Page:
COULD a sea of electricity generators appear on the distant horizon off Yanchep in the next few years? Perth-bred scientist and entrepreneur George Taylor certainly hopes so, having a struck a deal with Griffin Energy to develop a wave power station capab
COULD a sea of electricity generators appear on the distant horizon off Yanchep in the next few years?
Perth-bred scientist and entrepreneur George Taylor certainly hopes so, having a struck a deal with Griffin Energy to develop a wave power station capable of generating up to 100 megawatts of electricity.
A graduate of Perth Modern School (1947), Dr Taylor studied electrical engineering at the University of Western Australia and worked at the predecessor of Telstra before heading off to make his fortune in the US.
He did this as a pioneer in the world of liquid crystal displays, becoming a digital watch manufacturer.
About 15 years ago he co-founded Ocean Power Technologies, a New Jersey-based business that has developed commercial prototype wave power generating buoys capable of producing up to 0.5MW each.
Dr Taylor claims the internal electronic systems that help the buoy compensate for changes in wave height and frequency are at the heart of the efficiency of OPT's device.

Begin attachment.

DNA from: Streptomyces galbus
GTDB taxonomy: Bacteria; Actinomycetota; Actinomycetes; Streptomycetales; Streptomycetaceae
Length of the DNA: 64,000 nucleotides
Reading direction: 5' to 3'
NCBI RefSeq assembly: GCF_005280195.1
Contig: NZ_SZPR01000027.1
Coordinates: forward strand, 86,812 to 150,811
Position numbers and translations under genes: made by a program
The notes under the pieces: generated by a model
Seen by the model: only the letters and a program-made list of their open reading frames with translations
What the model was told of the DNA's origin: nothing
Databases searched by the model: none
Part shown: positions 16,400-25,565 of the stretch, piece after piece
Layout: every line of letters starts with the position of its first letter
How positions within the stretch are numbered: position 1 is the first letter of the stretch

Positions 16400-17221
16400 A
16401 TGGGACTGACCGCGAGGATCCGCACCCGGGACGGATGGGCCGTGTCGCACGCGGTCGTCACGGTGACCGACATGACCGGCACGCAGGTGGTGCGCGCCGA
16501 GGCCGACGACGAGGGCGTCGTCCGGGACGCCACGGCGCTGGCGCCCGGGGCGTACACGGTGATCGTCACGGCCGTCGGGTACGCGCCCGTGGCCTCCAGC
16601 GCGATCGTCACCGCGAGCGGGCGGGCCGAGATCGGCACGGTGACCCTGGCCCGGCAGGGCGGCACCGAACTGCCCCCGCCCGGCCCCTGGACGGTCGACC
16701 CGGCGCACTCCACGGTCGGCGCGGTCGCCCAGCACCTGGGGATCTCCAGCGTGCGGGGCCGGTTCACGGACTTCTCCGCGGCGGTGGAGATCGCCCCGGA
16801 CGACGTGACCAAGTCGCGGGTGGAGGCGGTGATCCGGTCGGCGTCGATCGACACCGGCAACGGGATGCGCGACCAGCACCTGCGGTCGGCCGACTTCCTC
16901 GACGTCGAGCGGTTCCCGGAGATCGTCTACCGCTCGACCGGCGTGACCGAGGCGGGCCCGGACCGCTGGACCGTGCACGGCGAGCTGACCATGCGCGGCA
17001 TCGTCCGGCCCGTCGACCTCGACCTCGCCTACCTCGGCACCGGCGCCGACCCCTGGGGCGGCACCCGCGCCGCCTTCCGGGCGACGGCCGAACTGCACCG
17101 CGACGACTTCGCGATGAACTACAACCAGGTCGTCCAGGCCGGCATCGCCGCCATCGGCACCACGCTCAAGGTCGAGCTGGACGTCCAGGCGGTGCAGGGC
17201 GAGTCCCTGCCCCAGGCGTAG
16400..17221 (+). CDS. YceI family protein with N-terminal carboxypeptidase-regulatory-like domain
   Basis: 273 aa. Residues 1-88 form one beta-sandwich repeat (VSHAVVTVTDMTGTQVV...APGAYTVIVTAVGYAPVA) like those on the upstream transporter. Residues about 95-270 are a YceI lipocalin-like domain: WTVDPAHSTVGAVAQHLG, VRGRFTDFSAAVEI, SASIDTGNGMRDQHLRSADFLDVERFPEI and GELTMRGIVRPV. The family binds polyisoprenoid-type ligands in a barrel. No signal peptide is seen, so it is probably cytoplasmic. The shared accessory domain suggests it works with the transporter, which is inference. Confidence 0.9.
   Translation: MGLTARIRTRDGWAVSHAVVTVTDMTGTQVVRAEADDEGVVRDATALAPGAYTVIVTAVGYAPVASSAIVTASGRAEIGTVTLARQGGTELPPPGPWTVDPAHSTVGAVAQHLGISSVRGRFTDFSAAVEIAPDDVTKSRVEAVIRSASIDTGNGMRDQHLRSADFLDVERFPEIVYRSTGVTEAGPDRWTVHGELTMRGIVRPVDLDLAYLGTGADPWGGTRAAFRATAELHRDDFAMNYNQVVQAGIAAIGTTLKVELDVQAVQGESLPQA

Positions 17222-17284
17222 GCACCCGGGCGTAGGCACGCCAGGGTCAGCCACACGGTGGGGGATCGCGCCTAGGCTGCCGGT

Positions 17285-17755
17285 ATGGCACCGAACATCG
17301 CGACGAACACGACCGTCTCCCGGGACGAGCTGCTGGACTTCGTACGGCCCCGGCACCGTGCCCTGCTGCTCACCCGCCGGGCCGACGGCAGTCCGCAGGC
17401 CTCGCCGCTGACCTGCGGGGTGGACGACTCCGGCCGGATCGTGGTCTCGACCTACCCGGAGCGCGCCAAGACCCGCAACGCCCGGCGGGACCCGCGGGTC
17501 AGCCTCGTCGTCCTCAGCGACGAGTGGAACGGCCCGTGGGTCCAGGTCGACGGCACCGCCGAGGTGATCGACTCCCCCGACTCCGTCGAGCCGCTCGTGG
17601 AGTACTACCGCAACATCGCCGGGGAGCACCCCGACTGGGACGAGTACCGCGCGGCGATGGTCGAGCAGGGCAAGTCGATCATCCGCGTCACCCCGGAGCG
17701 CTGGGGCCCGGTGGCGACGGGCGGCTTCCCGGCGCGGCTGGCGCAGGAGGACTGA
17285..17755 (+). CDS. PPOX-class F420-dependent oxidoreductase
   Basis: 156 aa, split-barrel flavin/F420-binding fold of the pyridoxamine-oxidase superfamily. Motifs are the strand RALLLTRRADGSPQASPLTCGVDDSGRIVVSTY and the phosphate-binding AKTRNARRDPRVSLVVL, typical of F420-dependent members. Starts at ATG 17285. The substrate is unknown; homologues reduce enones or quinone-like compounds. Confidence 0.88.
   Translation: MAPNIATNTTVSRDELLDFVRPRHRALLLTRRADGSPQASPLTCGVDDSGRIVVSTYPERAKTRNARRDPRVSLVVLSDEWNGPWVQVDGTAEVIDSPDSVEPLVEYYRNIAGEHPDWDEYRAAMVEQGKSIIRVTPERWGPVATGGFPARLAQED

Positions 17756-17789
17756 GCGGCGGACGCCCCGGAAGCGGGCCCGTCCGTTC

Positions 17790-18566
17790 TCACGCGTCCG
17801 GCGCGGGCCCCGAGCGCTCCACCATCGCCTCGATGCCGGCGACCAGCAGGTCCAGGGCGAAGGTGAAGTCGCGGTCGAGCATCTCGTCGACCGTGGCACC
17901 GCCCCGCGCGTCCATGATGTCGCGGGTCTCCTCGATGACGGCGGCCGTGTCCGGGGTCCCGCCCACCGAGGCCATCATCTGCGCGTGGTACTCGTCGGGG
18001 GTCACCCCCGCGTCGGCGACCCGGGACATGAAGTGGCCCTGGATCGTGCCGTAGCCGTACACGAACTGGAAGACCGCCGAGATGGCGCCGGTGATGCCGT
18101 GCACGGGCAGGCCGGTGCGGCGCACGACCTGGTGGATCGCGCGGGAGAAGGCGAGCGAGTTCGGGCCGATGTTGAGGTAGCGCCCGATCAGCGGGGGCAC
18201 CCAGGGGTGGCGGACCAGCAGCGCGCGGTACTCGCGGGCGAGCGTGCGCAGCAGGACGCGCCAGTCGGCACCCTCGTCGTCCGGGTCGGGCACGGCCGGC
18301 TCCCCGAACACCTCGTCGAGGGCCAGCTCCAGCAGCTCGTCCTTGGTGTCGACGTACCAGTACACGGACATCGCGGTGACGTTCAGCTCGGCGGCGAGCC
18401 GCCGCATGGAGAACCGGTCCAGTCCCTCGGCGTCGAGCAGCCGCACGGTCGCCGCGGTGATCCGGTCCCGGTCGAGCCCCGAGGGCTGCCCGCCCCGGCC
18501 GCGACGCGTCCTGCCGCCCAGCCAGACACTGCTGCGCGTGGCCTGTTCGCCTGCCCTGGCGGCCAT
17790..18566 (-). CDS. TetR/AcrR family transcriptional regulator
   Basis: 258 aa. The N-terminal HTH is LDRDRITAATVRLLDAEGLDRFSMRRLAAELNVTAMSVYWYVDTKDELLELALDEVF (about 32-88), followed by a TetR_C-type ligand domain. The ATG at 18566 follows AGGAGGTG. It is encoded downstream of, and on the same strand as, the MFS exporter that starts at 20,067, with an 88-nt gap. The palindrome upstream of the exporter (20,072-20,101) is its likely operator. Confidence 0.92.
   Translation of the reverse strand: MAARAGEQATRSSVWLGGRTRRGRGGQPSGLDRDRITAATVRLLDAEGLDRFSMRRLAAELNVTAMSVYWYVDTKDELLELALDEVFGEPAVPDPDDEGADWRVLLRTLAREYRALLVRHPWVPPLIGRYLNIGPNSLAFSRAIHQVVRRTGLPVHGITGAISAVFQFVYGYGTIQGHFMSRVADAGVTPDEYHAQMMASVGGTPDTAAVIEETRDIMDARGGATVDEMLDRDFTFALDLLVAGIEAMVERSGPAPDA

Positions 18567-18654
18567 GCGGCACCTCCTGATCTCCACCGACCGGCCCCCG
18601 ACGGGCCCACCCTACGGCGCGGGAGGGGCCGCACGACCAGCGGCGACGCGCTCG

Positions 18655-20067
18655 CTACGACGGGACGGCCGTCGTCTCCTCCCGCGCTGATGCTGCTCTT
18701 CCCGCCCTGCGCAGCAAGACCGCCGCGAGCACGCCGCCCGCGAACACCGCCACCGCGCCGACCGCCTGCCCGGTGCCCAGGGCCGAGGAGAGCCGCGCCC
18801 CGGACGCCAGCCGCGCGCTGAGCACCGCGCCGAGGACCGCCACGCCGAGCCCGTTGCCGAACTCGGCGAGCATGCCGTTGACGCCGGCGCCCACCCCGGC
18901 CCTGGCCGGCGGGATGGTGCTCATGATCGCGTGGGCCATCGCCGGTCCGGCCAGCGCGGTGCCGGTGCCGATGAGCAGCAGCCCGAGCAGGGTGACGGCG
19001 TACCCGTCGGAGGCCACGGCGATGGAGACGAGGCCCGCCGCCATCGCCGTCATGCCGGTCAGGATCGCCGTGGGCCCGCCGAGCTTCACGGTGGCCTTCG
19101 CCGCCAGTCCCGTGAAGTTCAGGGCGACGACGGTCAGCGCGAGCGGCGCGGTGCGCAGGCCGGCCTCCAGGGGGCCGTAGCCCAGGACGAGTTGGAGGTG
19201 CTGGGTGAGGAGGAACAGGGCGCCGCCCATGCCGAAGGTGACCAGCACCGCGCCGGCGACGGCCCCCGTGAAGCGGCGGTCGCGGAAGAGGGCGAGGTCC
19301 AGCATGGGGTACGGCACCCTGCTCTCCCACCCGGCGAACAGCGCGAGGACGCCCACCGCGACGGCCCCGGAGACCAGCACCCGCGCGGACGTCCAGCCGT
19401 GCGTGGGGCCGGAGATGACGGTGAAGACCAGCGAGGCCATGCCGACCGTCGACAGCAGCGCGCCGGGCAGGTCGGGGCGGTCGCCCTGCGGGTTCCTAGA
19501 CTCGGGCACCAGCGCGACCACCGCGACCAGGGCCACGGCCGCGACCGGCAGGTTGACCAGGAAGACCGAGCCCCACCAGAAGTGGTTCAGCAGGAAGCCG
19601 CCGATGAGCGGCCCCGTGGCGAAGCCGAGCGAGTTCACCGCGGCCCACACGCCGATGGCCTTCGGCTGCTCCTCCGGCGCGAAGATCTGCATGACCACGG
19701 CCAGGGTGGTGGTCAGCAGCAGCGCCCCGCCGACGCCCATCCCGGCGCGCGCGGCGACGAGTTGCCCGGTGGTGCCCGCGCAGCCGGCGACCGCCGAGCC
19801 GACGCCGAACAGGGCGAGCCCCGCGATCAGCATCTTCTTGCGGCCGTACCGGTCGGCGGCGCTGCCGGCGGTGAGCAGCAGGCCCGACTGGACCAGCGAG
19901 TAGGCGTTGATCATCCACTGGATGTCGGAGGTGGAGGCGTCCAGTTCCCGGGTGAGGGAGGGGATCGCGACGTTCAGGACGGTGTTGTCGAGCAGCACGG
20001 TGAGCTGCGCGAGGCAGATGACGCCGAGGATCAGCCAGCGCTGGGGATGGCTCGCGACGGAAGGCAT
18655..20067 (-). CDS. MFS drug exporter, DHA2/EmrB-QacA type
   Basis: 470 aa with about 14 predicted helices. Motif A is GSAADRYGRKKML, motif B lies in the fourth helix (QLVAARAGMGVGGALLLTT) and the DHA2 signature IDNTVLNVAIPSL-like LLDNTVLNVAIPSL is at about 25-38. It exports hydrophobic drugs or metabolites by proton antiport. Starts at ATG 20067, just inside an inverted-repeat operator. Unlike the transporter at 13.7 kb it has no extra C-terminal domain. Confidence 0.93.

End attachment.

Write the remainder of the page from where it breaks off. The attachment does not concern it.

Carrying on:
For this work he was recently awarded Renewable Energy Navigator Award from the Foundation for Ocean Renewables.
Last year, Griffin and OPT subsidiary OPT (Australasia) created a joint venture to consider a 10MW station scalable up to 100MW.
The WA connections don't end there. OPT is linked to Azure Capital via founders Mark Barnaba and John Poynton, who have previously raised money for it from Australian investors.
In 2000, Woodside Petroleum spent $US5.6 million investing in OPT and still holds a minority stake in the Australian subsidiary, via a special vehicle called Metasource, and an option to buy 500,000 of carbon emission credits.
"In WA we have already done some work looking very carefully at Yanchep as a possible site to build a wave power station to connect into the Perth grid," Dr Taylor said.
"The conditions off the west coast are excellent.
"You get more hours in a year than almost any other sites we have looked at in the world."